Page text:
March 16, 2008

Iain Dale, Background and Parliament

Iain Dale posted a rather interesting article today which argued that journalists tended to report stories about people like them. He even suggested that this meant that Labour ministers like Harriet Harmon got an easier time of it because their dilemmas about selection in schools were the same as those faced by the Nick Robinsons of the world. He may indeed be right. But I doubt that Iain really thought through the implications of what that would mean. Because if he is right about the 'people like us' phenomenon and if he agrees with me that most MPs spend most of their time leglislating about things that none of us elected them to do (from road safety to foreign relations with Belize to business law) then he would also agree that one of the things that a population of MPs have to be is not merely representative of the population through election, but also 'people like us'. In the sense, that if what Iain says is right, MPs should represent the population statistically in terms of their background as well as representing them through election: afterall otherwise they will just be leglislating for the upper middle class inhabitants of Westminster (not that there is anything particularly wrong with being upper middle class- but it is just one segment of the population). I take it therefore that Iain is in favour of all-women shortlists, all-ethnic minority shortlists, perhaps all working class shortlists? By the logic of his arguments he ought to be...

6 comments:

Iain Dale said...

Utter tosh!

Gracchi said...

Reasonable response!

Peter Risdon said...

Very neatly done. The logical break lies right at the beginning in what reads almost like a preamble to the argument: "Because if he is right about the 'people like us' phenomenon..."

It's a great pivot, because it lets you seamlessly and unobtrusively redefine Dale's mild observation, changing it into an invariable 'phenomenon' from which it follows that I ought only to vote for white males, and presumably that the over-representation of some ethnicities on, say, the BBC should be reversed - because they can't think like I do, being browner.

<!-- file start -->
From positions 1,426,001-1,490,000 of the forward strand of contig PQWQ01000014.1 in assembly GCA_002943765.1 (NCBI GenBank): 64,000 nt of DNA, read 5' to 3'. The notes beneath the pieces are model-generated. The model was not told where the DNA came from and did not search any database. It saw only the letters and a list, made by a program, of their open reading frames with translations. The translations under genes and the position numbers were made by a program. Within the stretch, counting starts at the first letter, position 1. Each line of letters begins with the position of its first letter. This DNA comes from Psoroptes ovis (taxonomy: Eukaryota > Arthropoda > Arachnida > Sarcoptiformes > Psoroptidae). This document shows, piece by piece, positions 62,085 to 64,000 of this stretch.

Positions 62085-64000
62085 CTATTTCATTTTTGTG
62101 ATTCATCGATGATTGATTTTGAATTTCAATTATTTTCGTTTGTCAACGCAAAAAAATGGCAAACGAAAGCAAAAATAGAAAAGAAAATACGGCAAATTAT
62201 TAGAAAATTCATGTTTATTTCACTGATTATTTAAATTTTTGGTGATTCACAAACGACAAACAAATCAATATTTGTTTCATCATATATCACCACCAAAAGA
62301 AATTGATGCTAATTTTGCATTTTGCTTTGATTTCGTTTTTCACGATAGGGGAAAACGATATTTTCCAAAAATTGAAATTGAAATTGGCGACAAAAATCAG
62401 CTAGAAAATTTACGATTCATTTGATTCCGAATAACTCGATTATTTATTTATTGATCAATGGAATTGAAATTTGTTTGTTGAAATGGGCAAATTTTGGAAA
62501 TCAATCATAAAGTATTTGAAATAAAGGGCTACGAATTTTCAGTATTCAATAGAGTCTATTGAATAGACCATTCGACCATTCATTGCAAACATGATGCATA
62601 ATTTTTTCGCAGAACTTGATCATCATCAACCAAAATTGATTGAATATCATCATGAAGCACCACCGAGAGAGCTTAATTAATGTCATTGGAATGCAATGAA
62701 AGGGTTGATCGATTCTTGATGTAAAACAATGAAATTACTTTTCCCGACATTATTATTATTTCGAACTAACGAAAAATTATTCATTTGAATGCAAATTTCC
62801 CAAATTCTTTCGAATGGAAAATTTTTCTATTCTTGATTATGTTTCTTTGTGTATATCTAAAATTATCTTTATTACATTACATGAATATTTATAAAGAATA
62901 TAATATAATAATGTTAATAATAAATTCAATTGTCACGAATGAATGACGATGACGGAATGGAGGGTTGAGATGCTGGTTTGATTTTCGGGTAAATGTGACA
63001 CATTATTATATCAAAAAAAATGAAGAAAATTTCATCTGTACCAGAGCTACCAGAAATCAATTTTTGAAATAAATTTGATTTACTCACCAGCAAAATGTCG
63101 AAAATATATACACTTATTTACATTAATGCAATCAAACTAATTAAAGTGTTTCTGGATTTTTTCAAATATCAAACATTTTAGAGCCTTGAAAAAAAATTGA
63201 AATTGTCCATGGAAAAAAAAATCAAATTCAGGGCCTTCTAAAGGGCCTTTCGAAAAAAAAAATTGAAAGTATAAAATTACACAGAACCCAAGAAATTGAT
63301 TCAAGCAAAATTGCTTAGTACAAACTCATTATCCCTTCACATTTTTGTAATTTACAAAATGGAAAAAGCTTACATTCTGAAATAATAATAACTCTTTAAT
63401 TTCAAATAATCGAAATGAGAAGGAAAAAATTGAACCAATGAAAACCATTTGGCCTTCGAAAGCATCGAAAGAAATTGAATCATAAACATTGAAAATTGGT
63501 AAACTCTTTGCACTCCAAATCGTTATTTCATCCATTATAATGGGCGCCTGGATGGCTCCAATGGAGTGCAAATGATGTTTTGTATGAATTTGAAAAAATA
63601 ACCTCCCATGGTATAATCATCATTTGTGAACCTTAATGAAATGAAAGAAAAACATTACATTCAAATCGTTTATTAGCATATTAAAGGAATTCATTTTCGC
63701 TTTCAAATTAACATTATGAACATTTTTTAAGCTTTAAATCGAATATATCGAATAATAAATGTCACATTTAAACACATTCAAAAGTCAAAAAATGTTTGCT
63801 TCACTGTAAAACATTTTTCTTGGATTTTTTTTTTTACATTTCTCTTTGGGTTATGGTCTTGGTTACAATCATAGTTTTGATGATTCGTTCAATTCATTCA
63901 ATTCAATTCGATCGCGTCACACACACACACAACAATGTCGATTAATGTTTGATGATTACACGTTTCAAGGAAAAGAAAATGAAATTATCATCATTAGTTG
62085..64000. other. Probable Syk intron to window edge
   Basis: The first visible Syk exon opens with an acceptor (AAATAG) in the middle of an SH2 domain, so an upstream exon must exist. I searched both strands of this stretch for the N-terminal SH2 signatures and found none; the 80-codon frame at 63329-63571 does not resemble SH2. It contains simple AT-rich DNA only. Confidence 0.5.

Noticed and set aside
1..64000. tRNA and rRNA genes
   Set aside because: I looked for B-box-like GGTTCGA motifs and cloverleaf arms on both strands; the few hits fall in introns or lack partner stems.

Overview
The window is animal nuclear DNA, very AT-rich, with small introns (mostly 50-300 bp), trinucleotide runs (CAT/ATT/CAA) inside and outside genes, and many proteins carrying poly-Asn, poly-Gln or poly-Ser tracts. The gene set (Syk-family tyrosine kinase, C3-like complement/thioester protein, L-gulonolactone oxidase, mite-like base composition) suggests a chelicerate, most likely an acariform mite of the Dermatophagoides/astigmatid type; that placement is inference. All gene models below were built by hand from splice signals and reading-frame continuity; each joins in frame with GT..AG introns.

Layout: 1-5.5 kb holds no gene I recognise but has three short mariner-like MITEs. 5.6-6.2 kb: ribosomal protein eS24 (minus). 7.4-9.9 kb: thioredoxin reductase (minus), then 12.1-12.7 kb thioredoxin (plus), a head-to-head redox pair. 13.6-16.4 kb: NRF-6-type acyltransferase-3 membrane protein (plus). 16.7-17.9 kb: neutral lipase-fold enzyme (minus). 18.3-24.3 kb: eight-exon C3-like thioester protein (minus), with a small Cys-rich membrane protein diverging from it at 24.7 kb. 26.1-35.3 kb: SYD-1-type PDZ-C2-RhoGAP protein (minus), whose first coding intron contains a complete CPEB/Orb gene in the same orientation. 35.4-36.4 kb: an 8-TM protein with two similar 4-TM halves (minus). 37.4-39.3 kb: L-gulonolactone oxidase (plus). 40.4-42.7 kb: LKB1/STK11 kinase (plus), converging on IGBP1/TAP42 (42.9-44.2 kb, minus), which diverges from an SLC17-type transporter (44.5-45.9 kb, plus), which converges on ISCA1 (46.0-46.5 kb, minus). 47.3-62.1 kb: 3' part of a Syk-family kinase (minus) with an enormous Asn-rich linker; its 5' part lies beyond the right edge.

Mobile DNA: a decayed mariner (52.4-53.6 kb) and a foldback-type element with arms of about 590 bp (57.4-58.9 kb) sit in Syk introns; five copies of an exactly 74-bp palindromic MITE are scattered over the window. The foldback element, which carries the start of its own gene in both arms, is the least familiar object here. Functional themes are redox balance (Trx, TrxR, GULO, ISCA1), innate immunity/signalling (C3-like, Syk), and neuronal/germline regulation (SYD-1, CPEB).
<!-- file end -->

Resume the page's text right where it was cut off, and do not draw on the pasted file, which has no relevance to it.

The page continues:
That is what you are saying, isn't it?

Gracchi said...

The point is that Dale is wrong in his critique because its based on the same kind of argument that he eschews when it comes to other kinds of representation. You cannot both argue that the journalist doesn't report X because those involved are not people like us- and then say that we should not be concerned with who the politicians are as well as how they are elected. That's the point- if you accept Iain's point, you have to accept that election si not enough, Parliament also has to be representative. It is a logical flaw in his argument.

For myself I am not sure that you divide human beings so easily- which is why I reject both Iain's people like us post and the idea of strict representation in politics- though yes I do think more women, and even more more working class people in politics would be a good thing because I do think that Iain has a point, I just don't think you can divide human beings so easily.

F said...

...or people like journalists who are clearly unlike us :)
I don't think characteristics such as ethinicity, religion, sex, sexual orientation 'represent' us. We are/should be represented by people who THINK and/or FEEL like us. I don't expect my member of parliament to like Italian horror films.

Peter Risdon said...

"You cannot both argue that the journalist doesn't report X because those involved are not people like us- and then say that we should not be concerned with who the politicians are..."

Of course you can. The limitations of a few complacent, metropolitan journos are not a model to be emulated in the wider democracy. From your argument, it would follow that if I remark on an apparent selection bias in some group, for some reason, then I am by definition arguing that the same selection bias should be reflected in Parliament. That's absurd.